Rare WWII aircraft to be in the Valley and welcome visitors Oct. 12-14

Circa 1940 photo of a B-17 in flight - Vintage US Govt photo (USAAF|PD|CC-BY-0-0) cropped,...
Circa 1940 photo of a B-17 in flight - Vintage US Govt photo (USAAF|PD|CC-BY-0-0) cropped, color adjusted by WHSV(WHSV)
Published: Sep. 30, 2016 at 6:14 PM EDT
Email This Link
Share on Pinterest
Share on LinkedIn

In the whole U.S. there are only eight airworthy B-17 Flying Fortresses left. One will welcome visitors at Shenandoah Valley Regional Airport along with some vintage companion aircraft.

For about the same price as a movie ticket, one may go inside the airplanes. One may even take a flight, though the cost will be considerably more for that experience.

According to Heather Ream with the Shenandoah Valley Regional Airport, these planes from the war that ended 71 years ago are expected to be present Wednesday, Oct. 12 through Friday, Oct. 14:

B-17 Flying Fortress bomber named “Nine O Nine"

B-24 Liberator bomber named “Witchcraft”

B-25 Mitchell bomber named "Tondelayo"

P-51 Mustang fighter named "Toulouse Nuts"

"The B-24J... is the sole remaining example of its type flying in the world," Ream said. (Ream also provided the statistic above about the number of B-17s.)

The Wednesday, Oct. 12 ground tour hours will be 2 p.m. - 4:30 p.m.

Hours on the ground Thursday, Oct. 13 will be 9 a.m. - 4:30 p.m.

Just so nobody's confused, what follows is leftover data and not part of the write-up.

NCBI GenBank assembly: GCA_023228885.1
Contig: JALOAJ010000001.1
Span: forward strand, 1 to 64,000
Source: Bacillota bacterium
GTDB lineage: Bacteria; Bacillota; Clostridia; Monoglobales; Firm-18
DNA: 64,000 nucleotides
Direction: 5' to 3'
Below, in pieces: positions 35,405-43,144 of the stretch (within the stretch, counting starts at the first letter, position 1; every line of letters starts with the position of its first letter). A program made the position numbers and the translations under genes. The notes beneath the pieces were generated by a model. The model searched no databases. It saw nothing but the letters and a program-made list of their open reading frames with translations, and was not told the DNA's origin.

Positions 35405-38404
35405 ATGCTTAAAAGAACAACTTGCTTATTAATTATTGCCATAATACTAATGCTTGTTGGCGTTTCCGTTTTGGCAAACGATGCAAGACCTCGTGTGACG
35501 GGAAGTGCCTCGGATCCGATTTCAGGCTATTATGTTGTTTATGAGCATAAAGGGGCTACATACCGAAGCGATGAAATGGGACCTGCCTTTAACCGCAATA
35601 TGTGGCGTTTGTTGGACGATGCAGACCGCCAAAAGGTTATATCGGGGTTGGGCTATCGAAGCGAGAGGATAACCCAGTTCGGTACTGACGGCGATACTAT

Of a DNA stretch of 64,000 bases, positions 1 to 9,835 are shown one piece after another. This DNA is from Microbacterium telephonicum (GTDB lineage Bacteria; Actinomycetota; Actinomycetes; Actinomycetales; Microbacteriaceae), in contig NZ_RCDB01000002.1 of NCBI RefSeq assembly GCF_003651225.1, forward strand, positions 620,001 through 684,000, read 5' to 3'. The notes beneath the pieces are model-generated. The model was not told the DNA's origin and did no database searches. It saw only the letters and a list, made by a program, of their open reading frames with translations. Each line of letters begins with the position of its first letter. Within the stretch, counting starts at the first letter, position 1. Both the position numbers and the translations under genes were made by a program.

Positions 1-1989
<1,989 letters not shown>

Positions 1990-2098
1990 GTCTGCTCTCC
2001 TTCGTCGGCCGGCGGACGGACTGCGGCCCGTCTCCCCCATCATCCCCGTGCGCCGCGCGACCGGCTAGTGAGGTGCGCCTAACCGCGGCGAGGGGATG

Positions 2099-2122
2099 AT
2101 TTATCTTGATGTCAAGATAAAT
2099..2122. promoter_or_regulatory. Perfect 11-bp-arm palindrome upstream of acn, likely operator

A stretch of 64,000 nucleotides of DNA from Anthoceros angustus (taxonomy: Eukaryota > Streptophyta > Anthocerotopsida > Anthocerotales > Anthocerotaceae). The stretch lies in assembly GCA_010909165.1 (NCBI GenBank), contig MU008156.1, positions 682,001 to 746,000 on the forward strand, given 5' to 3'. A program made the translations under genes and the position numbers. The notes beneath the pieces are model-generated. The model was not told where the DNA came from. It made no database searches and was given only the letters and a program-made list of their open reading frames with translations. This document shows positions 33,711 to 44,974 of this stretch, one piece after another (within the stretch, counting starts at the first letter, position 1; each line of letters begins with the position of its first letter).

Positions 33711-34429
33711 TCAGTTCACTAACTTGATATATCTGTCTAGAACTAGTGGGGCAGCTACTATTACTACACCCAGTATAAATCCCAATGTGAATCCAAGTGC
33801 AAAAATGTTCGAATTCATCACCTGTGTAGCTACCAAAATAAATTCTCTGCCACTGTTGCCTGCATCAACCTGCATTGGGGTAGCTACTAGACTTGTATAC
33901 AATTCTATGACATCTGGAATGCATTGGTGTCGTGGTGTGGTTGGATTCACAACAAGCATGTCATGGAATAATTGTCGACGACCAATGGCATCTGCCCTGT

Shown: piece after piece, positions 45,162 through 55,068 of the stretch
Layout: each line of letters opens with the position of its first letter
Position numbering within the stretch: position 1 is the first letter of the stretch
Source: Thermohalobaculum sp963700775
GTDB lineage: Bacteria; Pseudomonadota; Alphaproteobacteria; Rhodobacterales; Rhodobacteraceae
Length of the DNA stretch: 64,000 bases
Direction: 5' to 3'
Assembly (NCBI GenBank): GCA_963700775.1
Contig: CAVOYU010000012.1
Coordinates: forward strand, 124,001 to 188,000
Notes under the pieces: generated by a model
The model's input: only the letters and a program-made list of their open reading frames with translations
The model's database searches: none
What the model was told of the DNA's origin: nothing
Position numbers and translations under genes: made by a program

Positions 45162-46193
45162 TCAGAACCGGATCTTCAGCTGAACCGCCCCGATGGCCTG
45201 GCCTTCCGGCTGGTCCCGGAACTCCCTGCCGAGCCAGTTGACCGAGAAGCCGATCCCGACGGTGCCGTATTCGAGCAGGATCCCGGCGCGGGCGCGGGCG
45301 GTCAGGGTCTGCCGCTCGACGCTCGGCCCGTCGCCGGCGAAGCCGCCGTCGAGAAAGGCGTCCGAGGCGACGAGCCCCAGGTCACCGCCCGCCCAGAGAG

Friday, Oct. 14 ground hours will be 9 a.m - noon.

Flights with paying passengers can happen each of the days above before and after the ground tour hours.

Ground tour prices are $12 for adults, $6 for children (under age 12).

"Visitors may also experience the once-in-a-lifetime opportunity to actually take a 30-minute flight aboard these rare aircraft," Ream said.

One may fly in the B-25 bomber for $400.

Flights in a B-17 or B-24 bomber are $450.

In the fighter, the prices are $2,200 for 30 minutes and $3,200 for an hour.

The phone number for reservations and information is 800-568-8924.

One can reach the airport from I-81 Exit 235 (Weyers Cave, Grottoes, Rt. 256). From there, go a bit over 2 miles eastward on Rt. 256 (Weyers Cave Road), turn right onto Rt. 771 (Airport Road) and find the airport entry not quite a mile up that road on the left before a sharp curve. There are "airport" signs along the way.

The nationwide Wings of Freedom Tour of is in its 27th year. The WWII aviation history program is a service of the educational non-profit organization, the Collings Foundation. The Wings of Freedom Tour "travels the nation as a flying tribute to the flight crews who flew them, the ground crews who maintained them, the workers who built them, the soldiers, sailors and airmen they helped protect; and the citizens and families that share the freedom that they helped preserve," according to Hunter Chaney with the foundation. "The tour provides opportunity for the museum to come to the visitor and not the other way around," Chaney added.

The foundation and the airport encouraged veterans and their families to attend.